|762 Stage Road, Tuckerton, NJ |
Phone: (609) 296-1114
NJ Department of Environmental Protection
Open daily from dawn to dusk. Plenty of parking, except on weekends in summer when Lake Absegami is crowded with swimmers. Entrance fees are charged per vehicle from Memorial Day weekend to Labor Day. Be sure to pick up trail maps at the park office.
From the parking lot at Amasas Landing, turn Left onto Amasas Landing Road and proceed from the sand road across the bridge over the Garden State Parkway. Continue onto Route 9 North. After 1.5 miles turn Left at the traffic light onto CR 679/ N. Maple Avenue. After 1.4 miles, bear Right at the fork onto CR 654/ West Branch Allen Road. Proceed 0.8 Miles and turn Right onto CR 654/ Stage Rd. After 1.3 miles turn Left at the sign for Bass River State Forest.
DIRECTIONS FROM NEAREST HIGHWAY: From the Garden State Parkway Southbound, take Exit 52 toward New Gretna, and turn Right at CR 564/East Greenbush Road. After 1 mile turn sharp Right onto CR 654/Stage Road. After 0.8 miles turn Left at the sign for Bass River State Forest. From the Garden State Parkway Northbound, Take exit 50 toward New Gretna. Continue onto Route 9 North. After 1.5 miles turn Left at the traffic light onto CR 679/North Maple Avenue. After 1.4 miles bear Right at the fork onto CR 654/ West Branch Allen Road. After 0.8 miles, turn Right onto CR 654/ Stage Road. After 1.3 miles turn Left at the sign for Bass River State Forest. Map
Entrance fees are charged per vehicle from Memorial Day weekend to Labor Day.
$2 walk in/bicycle
A superb wooden boardwalk originating near the forest office takes a visitor through a cathedral-like Atlantic white cedar bog. Look below the bridge to find three distinct species of exotic sundew plants and other endemic plant life.
Bass River State Forest is also the site of one of the earliest Civilian Conservation Corps Camps, dating back to 1933. A self-guided trail leads visitors through the remains of the old camp, and there is a memorial located on East Greenbush Road/ CR 564.
Every Saturday night in the summer months, Bass River State Forest offers interesting programs and presentations, often with a natural history perspective. These range from ’A Natural History of the Black Bear’ to ‘How to Survive Getting Lost in the Woods’ to ‘People of the Pines: a Brief History of Pineys.’
|Atlantic White Cedars||Tony Geiger
||Bass River State Forest was the first forest acquired by the state of New Jersey in 1905. It holds all of the representative habitats of the New Jersey Pine Barrens within its borders, each one accessible with a short hike. An elaborate web of hiking trails, utility right-of-ways and fire breaks extend in all directions from the main parking area adjacent to Lake Absegami. Beautiful Atlantic white cedar bogs occupy the areas upstream and downstream of Lake Absegami. Fire-maintained Pine/Oak uplands dominate the area. Absegami Natural Area has a trail passing through these habitat types and part of the Batona Trail also passes through Bass River State Forest .
West Pine Plains Natural Area is a unique stunted forest ecosystem, known locally as the Pygmy Pine Forest. It is globally rare and supports an extensive forest of pine and oak trees that may obtain a canopy height of only four feet at maturity. New Jersey contains the largest acreage of this forest community type worldwide. The area also supports an endangered plant species, the broom crowberry, and numerous rare species of moths. A Pine Plains brochure will be available at the forest office.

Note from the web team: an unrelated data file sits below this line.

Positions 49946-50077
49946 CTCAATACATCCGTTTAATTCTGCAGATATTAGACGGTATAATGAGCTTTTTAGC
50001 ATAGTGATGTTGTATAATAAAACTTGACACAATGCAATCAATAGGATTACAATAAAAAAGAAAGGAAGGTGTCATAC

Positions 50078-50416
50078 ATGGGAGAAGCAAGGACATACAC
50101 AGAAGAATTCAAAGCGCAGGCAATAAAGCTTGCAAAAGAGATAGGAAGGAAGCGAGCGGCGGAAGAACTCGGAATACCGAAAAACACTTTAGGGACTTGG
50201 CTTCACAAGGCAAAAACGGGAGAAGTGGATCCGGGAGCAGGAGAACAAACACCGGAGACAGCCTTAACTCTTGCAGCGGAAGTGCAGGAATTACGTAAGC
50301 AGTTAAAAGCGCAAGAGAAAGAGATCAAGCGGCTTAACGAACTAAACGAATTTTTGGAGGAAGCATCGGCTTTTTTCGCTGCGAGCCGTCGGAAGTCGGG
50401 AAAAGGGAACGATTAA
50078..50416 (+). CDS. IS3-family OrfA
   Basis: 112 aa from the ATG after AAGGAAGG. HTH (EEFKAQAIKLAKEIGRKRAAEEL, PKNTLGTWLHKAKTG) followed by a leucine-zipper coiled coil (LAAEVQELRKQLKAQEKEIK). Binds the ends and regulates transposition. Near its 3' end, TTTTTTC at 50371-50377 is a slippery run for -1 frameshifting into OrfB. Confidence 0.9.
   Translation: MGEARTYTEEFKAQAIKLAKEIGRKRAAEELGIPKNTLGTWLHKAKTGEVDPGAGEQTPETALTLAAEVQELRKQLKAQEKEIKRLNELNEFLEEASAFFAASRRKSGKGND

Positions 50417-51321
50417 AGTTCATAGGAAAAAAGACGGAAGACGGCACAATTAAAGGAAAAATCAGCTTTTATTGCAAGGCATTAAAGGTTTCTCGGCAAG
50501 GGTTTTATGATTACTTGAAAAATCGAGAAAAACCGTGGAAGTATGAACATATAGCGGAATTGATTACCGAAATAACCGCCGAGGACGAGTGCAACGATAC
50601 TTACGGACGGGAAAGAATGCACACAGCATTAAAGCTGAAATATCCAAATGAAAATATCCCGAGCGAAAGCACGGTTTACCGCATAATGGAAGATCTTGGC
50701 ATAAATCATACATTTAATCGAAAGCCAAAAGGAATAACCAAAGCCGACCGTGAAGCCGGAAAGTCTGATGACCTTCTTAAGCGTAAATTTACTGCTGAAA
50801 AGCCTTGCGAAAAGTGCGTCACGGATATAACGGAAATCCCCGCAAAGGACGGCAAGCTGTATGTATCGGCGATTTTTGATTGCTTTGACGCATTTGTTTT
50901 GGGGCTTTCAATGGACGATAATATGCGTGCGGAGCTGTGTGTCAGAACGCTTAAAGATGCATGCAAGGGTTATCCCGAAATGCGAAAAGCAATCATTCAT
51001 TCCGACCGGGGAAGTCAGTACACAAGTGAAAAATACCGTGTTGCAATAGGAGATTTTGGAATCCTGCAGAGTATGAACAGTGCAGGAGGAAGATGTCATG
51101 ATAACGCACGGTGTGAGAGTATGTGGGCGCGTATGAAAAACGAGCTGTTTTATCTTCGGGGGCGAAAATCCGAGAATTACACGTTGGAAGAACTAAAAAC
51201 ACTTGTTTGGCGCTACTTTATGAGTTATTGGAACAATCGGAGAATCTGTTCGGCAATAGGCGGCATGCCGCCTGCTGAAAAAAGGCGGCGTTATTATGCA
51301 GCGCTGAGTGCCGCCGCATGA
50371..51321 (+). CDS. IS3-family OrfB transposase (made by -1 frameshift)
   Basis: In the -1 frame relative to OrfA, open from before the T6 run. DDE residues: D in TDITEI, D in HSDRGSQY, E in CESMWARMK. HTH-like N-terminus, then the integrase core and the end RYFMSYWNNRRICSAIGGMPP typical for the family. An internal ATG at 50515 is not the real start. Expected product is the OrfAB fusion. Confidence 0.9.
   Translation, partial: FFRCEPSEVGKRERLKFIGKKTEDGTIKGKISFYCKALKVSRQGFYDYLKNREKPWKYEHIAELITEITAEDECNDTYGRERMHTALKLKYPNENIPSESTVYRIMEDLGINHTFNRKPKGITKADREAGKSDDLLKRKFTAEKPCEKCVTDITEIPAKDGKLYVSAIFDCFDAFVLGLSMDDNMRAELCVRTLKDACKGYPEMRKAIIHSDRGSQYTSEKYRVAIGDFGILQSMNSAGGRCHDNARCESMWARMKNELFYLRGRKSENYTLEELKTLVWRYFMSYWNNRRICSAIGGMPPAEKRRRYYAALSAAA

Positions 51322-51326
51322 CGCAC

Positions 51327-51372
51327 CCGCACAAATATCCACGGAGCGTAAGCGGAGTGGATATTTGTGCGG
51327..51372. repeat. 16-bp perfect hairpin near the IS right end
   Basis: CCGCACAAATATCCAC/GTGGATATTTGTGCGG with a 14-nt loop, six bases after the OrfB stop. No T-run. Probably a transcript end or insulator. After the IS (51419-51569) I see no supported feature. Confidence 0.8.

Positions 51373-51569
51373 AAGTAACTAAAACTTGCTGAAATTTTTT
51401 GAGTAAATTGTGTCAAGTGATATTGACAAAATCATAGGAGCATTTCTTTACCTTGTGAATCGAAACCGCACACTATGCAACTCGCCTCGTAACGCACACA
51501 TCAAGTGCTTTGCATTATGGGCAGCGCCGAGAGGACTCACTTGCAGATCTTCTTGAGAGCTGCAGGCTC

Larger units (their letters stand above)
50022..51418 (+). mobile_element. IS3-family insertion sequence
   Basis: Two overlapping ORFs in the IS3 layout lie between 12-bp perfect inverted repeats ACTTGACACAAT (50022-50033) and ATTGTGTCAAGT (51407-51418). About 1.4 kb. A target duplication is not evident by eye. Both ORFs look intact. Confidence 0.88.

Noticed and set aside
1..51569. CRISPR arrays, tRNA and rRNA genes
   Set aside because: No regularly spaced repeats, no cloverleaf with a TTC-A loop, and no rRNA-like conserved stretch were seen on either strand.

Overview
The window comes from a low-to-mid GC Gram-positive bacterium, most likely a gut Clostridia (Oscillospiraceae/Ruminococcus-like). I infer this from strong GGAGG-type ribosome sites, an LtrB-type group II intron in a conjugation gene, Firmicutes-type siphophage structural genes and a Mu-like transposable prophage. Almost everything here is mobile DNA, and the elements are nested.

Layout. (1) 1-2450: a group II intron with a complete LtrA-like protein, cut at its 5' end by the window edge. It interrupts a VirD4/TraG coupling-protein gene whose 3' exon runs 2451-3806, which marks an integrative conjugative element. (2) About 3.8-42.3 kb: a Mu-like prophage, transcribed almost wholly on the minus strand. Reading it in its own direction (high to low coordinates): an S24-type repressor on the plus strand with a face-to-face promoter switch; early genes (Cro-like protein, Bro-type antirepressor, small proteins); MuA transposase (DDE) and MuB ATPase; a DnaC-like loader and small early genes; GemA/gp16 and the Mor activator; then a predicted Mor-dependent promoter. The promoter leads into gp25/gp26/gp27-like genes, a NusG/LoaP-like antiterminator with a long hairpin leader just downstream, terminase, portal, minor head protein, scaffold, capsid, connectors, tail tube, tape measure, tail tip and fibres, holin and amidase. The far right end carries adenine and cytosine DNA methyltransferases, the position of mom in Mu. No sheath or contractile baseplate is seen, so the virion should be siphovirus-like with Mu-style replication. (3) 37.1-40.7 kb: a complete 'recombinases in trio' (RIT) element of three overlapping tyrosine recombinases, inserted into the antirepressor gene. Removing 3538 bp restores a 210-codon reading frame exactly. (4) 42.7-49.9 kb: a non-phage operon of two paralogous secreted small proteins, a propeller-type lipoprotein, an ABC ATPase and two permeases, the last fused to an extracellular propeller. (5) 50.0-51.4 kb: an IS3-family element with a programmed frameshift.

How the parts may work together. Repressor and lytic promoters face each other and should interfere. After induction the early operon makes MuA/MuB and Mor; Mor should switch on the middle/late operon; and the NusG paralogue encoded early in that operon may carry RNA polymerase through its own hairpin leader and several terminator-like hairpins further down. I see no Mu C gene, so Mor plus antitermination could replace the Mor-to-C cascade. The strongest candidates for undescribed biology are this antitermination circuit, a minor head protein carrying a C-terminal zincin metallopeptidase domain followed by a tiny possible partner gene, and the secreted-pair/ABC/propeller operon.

Look for Red-shouldered Hawk in the vicinity of the lake, as well as Bald Eagle, Red-tailed, Cooper’s and Sharp-shinned Hawks. White-tailed deer are abundant, and show their namesake as they retreat into the woods. Wood Duck, Black Duck and Mallard can be found on the lake in open water, as well as Canada Goose and Ring-billed Gull. Woodpeckers include Red-bellied, Downy, Hairy, Northern Flicker, Yellow-bellied Sapsucker, and the less common Red-headed and Pileated. Check flocks of Carolina Chickadees and Tufted Titmice for overwintering Yellow-rumped and Pine Warblers, whose splashes of yellow on gray can warm a winter day. Cross-country skiing is popular here when the conditions are right.
Vernal wetlands host leopard frogs, carpenters frogs, Fowlers toads and Pine Barrens treefrogs. The woods echo with the sweet-sweet-little-more-sweet song of Yellow Warbler, the cheerily cheerily cheerily of Common Yellowthroat, and the trills of Pine Warbler and Chipping Sparrow. Belted Kingfisher gives its rattling call near the lake, always vocal about the presence of humans.
Forster’s Terns, Tree Swallows and Barn Swallows swoop over the lake. Watch for Ruby-throated Hummingbird at the feeders outside the office. Stay alert in areas dense with blueberries for the chance of seeing the elusive black bear. Reptiles include water snakes, Eastern box turtles, red-bellied turtles, fence lizards, and the more elusive pine snake and timber rattlesnake. Bats come out at dusk over the parking area and open trails. This is the best time to look for moths as well.
Beavers and muskrats make their rounds in wetlands before ice moves in. Red and gray squirrels rustle through the forest floor. Check blooming wildflowers at trail edges and in meadows for various species of butterflies and dragonflies. Migrating raptors include Osprey, Broad-winged Hawk and Black Vulture. This is an excellent time to bring a kayak or canoe and do some fishing on the lake.